The differences between the businesses also call for contrasting management styles. Bill Marriott is the quintessential hotelier, who tours the properties constantly, lifting toilet seats and looking under beds to demonstrate that service is Job One. Richard Marriott, on the other hand, is known for delegating details to Host's highly regarded management team, led by President Christopher J. Nassetta.
Nassetta was ebullient about the Starwood deal, on which he had been working for months. The hotels Host is buying "represent one of the highest-quality lodging portfolios available" and they were bought "at a very attractive price," he said in an interview.
Analysts regard it as a good deal for both sides, a tricky balance in hotel real estate deals. The $4 billion purchase price comes to $213,000 per room, which Calyon Securities called "especially good value in this market."
Starwood gets to cut its corporate debt from roughly $3 billion to about $1.5 billion, according to Deutsche Bank, which helped broker the deal.
But Starwood's hotel operating revenue will not shrink because the company will continue to manage the properties, which will keep their brand names.
One person who doesn't like the deal is Starwood founder and former chief executive Barry S. Sternlicht.
"It was a bad thing for shareholders," Sternlicht told Bloomberg News on Friday after it was disclosed that he sold some of his Starwood stock since the deal was announced.
Sternlicht complained that Starwood might have gotten as much as $1 billion more if it had auctioned off the properties instead of negotiating privately with Host.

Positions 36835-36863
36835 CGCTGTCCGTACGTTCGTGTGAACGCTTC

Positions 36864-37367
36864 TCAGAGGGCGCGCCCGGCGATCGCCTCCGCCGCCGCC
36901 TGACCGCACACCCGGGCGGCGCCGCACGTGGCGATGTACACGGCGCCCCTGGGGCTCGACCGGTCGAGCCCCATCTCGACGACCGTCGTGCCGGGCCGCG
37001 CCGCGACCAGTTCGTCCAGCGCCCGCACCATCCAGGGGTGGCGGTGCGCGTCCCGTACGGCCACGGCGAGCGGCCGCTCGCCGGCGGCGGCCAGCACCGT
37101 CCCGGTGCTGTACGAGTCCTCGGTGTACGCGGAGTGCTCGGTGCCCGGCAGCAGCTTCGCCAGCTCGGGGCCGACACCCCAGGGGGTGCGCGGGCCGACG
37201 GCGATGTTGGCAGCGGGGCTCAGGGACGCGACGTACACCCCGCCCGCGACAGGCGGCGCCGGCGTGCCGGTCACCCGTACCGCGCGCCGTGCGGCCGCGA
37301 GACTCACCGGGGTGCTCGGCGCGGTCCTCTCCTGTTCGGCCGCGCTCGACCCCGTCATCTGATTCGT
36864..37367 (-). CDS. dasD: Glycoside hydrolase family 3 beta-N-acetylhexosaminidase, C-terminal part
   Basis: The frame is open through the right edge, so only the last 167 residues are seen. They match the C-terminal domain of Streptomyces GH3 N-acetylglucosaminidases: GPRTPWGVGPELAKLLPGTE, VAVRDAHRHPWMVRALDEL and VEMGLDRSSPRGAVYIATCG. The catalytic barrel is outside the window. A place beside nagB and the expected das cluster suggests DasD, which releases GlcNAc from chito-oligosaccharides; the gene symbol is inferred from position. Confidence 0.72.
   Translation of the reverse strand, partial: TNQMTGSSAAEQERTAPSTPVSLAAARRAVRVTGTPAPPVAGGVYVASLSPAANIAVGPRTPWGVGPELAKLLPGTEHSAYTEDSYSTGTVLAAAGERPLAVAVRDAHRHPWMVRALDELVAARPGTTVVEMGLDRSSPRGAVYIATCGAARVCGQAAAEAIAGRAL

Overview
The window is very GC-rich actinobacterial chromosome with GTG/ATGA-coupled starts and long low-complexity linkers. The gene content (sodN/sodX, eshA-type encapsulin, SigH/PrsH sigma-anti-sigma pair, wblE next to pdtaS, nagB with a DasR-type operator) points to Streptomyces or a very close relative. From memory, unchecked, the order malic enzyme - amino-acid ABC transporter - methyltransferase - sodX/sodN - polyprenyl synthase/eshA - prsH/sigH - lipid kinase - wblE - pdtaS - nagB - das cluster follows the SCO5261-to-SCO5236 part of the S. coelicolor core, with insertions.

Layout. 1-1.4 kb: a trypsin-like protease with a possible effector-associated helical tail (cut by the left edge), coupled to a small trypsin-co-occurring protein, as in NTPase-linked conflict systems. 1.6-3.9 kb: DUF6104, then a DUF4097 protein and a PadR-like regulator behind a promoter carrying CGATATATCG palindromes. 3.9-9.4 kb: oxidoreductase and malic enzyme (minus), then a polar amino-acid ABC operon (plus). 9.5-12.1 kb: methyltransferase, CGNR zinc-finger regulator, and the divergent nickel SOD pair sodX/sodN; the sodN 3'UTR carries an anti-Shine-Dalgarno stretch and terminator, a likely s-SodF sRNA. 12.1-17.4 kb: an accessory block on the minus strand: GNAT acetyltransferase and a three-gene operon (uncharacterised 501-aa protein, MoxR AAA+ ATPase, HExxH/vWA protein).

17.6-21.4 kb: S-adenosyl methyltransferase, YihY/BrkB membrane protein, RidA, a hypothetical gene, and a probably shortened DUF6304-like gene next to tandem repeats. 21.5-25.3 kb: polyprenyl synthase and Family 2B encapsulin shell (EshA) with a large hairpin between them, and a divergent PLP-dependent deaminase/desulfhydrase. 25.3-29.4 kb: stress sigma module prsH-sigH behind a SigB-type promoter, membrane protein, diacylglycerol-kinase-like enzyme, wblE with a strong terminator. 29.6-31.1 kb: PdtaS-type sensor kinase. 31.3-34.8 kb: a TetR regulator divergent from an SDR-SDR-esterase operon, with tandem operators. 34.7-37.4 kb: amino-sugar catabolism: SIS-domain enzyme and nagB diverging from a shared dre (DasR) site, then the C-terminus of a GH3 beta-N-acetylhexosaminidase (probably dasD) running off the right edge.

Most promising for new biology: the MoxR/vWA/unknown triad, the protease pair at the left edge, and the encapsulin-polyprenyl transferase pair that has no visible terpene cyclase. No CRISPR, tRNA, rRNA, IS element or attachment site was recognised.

"No comment," Nassetta said in a phone interview Friday.
If anything, Sternlicht's dissent verified Nassetta's claim that Host got "a very attractive price."
The transaction will vault Host into the top tier of the real estate game, making it the largest hotel REIT and the sixth-largest publicly traded REIT.
Ambitious as the purchase may be, Nassetta said it "is not a change in the strategy of the company. This is execution of a strategy articulated over many years.
"It is a large transaction, but we are making an acquisition that is adding value to our company on a per-share basis."
Wall Street seemed to buy that. Host stock inched up every day after the deal was announced, from $16.65 a share at closing Monday to $17.46 after Friday's trading.
Jerry Knight's e-mail address is firstname.lastname@example.org.
Host Marriott's purchase of 38 hotels from Starwood for $4 billion, which has Wall Street analysts praising Host, includes two W hotels.